Washington is gearing up for the 4th of July weekend. Already a steady stream of students, parents, and tourists from all over the world are arriving to visit this wonderful, complex city during the sweltering dog days of summer.
Former visitors who return will note that many of the historic views in the nation’s Capitol City have changed during the last couple of years.
There are more barriers than one can imagine, and there is a three-story hole in front of the Capitol being dug to house the new Capitol Visitor Center, which will also provide additional security for our nation’s most recognized symbol of liberty and freedom.
But as I walk my dog or sit trapped in the snail-pace of cross-town traffic that accompanies summer visitors and tour buses, one thing never changes for me…
And that is this.
Whether in war time or peace time, Washington is a city that implores to teach us on every corner, monument, building façade, and historic plaque mounted on a house or in its cemeteries. From Jenkins Hill, the farmland bought upon which to set the jewel of the Capitol City, The US Capitol, to the swamp where the Pentagon was first built at break-neck construction speed — this city tells an incredible story. Its face is changing now, and that, too, tells a story.
It is a story of our unconquerable American spirit, our determination to survive and to protect freedom, for ourselves and for those who cannot protect themselves. As I write this column, our country will probably be put on “high” security alert for the upcoming holiday. One needs only to look around to see increased barriers everywhere. But we will endure this reality of threats and survive this chapter of our history as well.
From the Pentagon to the Capitol, Washington is a city of symbols. Our Capitol tells its story — destroyed by an enemy only to be rebuilt — and its symbolic dome completed through the dogged perseverance of Abraham Lincoln as a symbol that the Union would survive. The Pentagon, built to help to win a war, attacked and rebuilt, stands armed for battle again. Washington is a city that wears the scars and tells it tales of struggle, battles, boldness and, at times, amazing determination.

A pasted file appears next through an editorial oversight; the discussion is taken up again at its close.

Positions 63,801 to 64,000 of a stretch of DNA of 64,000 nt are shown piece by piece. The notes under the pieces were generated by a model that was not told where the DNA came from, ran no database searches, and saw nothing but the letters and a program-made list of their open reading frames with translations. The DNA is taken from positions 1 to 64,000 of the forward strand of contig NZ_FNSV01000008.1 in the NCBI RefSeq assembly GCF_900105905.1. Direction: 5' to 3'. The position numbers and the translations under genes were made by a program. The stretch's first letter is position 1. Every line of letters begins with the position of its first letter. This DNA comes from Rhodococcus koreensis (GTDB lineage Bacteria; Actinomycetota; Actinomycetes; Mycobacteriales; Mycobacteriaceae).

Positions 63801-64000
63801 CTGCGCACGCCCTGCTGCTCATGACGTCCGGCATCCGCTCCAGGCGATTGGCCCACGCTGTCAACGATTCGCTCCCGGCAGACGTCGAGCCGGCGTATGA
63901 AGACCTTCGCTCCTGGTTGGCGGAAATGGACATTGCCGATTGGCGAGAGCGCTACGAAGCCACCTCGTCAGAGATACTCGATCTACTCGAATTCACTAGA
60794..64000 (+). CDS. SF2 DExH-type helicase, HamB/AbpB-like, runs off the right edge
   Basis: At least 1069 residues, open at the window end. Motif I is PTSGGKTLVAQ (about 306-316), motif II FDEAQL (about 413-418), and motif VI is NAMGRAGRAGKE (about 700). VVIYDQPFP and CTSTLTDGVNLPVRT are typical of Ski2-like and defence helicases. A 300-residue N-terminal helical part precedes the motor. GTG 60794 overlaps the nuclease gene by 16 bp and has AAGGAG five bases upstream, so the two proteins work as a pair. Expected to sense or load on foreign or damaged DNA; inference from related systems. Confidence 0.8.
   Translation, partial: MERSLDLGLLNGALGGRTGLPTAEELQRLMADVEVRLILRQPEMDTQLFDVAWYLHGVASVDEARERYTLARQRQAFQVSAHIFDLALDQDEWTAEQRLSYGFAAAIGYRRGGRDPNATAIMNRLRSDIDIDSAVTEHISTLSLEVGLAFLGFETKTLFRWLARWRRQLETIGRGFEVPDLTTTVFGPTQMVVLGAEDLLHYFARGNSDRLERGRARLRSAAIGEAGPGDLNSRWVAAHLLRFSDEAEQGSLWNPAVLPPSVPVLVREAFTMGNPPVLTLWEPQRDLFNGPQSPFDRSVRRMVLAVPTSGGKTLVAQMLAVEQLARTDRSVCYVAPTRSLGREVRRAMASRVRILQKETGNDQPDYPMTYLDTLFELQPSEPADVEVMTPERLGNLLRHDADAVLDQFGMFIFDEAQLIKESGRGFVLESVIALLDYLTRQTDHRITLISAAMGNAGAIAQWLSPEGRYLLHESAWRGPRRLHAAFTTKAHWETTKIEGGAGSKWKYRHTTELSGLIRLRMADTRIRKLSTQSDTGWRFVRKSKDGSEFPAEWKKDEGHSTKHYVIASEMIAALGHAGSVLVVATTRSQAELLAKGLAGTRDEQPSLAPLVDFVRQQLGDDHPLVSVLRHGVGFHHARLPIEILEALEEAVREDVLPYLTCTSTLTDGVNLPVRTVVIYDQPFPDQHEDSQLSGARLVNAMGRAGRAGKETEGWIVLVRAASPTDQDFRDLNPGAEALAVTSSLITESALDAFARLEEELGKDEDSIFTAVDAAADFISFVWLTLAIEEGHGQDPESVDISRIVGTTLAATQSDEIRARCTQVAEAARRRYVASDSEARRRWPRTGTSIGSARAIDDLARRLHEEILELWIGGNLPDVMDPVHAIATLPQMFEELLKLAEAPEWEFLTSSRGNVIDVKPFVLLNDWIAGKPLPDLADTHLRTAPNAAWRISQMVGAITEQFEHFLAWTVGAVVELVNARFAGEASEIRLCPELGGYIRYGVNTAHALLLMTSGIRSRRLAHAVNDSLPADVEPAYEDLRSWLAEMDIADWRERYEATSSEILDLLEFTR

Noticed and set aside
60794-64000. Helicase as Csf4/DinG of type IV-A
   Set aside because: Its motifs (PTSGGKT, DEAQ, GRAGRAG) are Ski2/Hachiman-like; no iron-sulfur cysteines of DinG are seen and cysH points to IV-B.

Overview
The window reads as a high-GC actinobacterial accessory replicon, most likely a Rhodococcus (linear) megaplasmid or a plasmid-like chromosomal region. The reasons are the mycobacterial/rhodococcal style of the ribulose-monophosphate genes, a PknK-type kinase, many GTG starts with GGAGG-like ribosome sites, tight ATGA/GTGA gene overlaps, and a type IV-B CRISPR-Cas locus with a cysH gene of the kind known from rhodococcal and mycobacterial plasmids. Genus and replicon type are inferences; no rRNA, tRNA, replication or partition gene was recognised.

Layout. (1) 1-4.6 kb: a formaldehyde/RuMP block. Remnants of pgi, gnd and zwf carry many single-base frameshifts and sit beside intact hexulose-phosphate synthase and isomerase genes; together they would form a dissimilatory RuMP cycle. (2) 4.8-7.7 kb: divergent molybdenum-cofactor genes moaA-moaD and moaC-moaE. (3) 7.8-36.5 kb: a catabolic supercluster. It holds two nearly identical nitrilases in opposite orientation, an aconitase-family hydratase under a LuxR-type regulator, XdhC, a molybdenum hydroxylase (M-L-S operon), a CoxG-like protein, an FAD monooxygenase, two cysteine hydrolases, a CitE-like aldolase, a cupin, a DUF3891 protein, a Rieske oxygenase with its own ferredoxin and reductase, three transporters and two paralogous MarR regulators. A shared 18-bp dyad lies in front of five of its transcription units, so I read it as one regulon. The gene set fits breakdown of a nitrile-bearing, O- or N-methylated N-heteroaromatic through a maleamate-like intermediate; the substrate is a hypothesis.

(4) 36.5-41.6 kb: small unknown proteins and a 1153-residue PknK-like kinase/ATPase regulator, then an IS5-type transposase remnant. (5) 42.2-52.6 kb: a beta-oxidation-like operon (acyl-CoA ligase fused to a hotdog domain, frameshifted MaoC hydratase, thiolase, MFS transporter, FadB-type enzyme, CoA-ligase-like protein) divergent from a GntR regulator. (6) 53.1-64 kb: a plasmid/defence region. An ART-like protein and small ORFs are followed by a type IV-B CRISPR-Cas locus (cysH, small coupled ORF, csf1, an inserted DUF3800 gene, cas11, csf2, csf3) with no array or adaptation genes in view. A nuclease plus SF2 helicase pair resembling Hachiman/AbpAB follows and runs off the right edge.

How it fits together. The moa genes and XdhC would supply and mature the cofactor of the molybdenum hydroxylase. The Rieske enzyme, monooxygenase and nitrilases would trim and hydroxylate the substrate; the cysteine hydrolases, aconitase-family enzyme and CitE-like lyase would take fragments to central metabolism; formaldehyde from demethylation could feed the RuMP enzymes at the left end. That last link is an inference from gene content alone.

Our story as a nation is here, although we often forget to look for it. Too often it’s others from around the globe who come here who stop, look, ponder, and wonder at what has been built in America. And that indeed, from the “band of rabble” that British Revolutionary War Gen. Charles Cornwallis found so confounding, much has been made.
I watch the people from all over the world, standing and reading the speeches and carvings on the buildings that tell our story, echo our philosophy, explain the dreams of our forefathers and leaders…Men and women walk quietly from the war memorial walls often with tear-stained cheeks.
I hear fathers and mothers telling their children about Washington, Jefferson, Madison and I read the words inscribed on memorial tributes to them reflecting their incredible vision…And I am struck by how they unknowingly foretold in their own words how we would feel about the country they longed to build and how their wisdom has protected and sustained us. How we wish we could thank them…
The words that Lincoln so aptly voiced about the Gettysburg Cemetery can be said of all our nation’s fallen champions and our departed visionaries as well…
… “We cannot consecrate — we can not hallow — this ground. The brave men, living and dead, who struggled here, have consecrated it, far above our poor power to add or detract. The world will little note, nor long remember, what we say here, but it can never forget what they did here. It is for us the living, rather, to be dedicated here to the unfinished work which they who fought here have thus far so nobly advanced.”
I think of these words when I drive past the Pentagon and when I look across the river at Arlington National Cemetery. I think about these words when I envision our soldiers “standing watch” around the world in harm’s way. And I thank those who have gone before us to secure that we live in a country where we are free. We thank them. We thank them all.